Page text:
Using perceived benefits to segment residential landscape irrigation users

Anil Kumar Chaudhary, Laura A. Warner, Amanda D. Ali

Research output: Contribution to journalArticle

2 Citations (Scopus)

Abstract

Water scarcity has become an increasingly complex problem and urban residential landscapes represent a space where conservation practices can make an impact on this limited resource. Water conservation behavior change campaigns are hindered by a lack of understanding of the social dimensions surrounding residents’ landscape decisions. To better understand this important audience, we conducted a quantitative national research study examining perceived benefits of the home landscape, landscape water conservation practices, and personal characteristics of home irrigation users. We used principal component analysis to create six dimensions of perceived urban landscape benefits: family, recreation and aesthetic; food and grocery; health and environment; social; monetary; and privacy. We used cluster analysis to divide respondents into three segments which we labelled high benefits/high conservation, moderate benefits/mixed conservation, and low benefits/low conservation. We found those who belonged to the high benefits/high conservation segment perceived the greatest benefits from their landscape/outdoor space and had the highest current and future water saving practices compared to the other groups. Conversely, those who belonged to the low benefits/low conservation segment had the lowest current and future water saving practices as compared to other groups. The presence of homeowners’ association rewards was related to greater likelihood of engaging in water conservation practices as the high benefits/high conservation segment had a greater possibility of receiving rewards compared to other two segments. Based on these findings, people who work on urban landscape issues could group their clientele into these segments to develop targeted strategies that can effectively influence water saving practices and behavior change among urban residents.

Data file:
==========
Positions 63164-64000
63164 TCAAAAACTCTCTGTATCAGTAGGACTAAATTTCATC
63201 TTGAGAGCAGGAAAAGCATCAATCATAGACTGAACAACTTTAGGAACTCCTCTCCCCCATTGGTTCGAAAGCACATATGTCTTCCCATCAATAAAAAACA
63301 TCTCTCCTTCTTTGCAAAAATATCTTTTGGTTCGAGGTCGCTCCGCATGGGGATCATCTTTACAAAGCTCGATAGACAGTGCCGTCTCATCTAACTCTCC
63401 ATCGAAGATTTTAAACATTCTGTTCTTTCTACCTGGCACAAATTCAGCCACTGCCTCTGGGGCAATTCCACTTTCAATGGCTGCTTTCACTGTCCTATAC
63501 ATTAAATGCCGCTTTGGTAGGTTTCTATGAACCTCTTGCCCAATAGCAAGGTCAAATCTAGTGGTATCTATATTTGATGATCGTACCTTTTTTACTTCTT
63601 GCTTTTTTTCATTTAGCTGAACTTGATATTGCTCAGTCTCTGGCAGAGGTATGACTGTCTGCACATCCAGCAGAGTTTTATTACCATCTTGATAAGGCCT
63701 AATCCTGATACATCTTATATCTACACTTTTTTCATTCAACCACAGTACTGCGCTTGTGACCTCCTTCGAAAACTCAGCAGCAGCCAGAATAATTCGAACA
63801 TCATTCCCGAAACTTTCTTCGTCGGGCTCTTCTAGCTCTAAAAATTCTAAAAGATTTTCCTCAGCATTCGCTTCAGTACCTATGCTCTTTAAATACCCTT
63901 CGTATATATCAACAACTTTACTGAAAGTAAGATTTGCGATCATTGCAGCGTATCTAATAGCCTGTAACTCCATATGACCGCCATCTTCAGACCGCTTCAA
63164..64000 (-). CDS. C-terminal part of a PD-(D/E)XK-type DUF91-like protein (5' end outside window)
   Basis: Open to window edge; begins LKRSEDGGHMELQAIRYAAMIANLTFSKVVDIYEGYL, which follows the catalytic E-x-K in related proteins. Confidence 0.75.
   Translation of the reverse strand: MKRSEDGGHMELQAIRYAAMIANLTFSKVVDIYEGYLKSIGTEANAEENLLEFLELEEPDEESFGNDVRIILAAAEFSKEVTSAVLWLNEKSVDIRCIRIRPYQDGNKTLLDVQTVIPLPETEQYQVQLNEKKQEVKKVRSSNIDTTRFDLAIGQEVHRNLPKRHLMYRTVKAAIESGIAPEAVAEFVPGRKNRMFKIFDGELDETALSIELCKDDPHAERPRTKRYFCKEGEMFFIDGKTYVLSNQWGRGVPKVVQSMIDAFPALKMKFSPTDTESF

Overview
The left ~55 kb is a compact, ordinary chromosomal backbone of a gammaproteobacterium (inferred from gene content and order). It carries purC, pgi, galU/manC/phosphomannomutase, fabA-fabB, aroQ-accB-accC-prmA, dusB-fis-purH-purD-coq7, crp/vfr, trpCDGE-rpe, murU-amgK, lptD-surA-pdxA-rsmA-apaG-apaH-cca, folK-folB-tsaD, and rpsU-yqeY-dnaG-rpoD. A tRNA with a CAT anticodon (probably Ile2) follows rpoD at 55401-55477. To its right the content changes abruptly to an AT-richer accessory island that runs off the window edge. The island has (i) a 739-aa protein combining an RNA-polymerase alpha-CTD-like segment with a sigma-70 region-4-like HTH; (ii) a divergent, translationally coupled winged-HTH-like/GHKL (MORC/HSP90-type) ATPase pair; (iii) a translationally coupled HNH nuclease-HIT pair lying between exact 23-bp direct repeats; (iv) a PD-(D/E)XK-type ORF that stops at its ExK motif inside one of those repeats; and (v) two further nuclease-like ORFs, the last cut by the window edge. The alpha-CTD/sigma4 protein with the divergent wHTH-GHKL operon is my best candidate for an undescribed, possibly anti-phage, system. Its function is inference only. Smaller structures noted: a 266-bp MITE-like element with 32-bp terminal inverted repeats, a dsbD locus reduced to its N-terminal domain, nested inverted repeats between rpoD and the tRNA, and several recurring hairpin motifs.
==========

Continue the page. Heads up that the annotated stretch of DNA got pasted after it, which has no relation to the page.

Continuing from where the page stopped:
Original languageEnglish (US)
Pages (from-to)318-329
Number of pages12
JournalUrban Forestry and Urban Greening
Volume38
DOIs
StatePublished - Feb 1 2019

Fingerprint

irrigation
conservation practices
water conservation
behavior change
groceries
homeowners
homeowner
water shortages
water
aesthetics
recreation
esthetics
cluster analysis
principal component analysis
food
resource
water saving
urban landscape

All Science Journal Classification (ASJC) codes

  • Forestry
  • Ecology
  • Soil Science

Cite this

@article{4089918a3565473894b2180420ed0de1,
title = "Using perceived benefits to segment residential landscape irrigation users",
abstract = "Water scarcity has become an increasingly complex problem and urban residential landscapes represent a space where conservation practices can make an impact on this limited resource. Water conservation behavior change campaigns are hindered by a lack of understanding of the social dimensions surrounding residents’ landscape decisions. To better understand this important audience, we conducted a quantitative national research study examining perceived benefits of the home landscape, landscape water conservation practices, and personal characteristics of home irrigation users. We used principal component analysis to create six dimensions of perceived urban landscape benefits: family, recreation and aesthetic; food and grocery; health and environment; social; monetary; and privacy. We used cluster analysis to divide respondents into three segments which we labelled high benefits/high conservation, moderate benefits/mixed conservation, and low benefits/low conservation. We found those who belonged to the high benefits/high conservation segment perceived the greatest benefits from their landscape/outdoor space and had the highest current and future water saving practices compared to the other groups. Conversely, those who belonged to the low benefits/low conservation segment had the lowest current and future water saving practices as compared to other groups. The presence of homeowners’ association rewards was related to greater likelihood of engaging in water conservation practices as the high benefits/high conservation segment had a greater possibility of receiving rewards compared to other two segments. Based on these findings, people who work on urban landscape issues could group their clientele into these segments to develop targeted strategies that can effectively influence water saving practices and behavior change among urban residents.",
author = "{Kumar Chaudhary}, Anil and Warner, {Laura A.} and Ali, {Amanda D.}",
year = "2019",
month = "2",
day = "1",
doi = "10.1016/j.ufug.2018.12.008",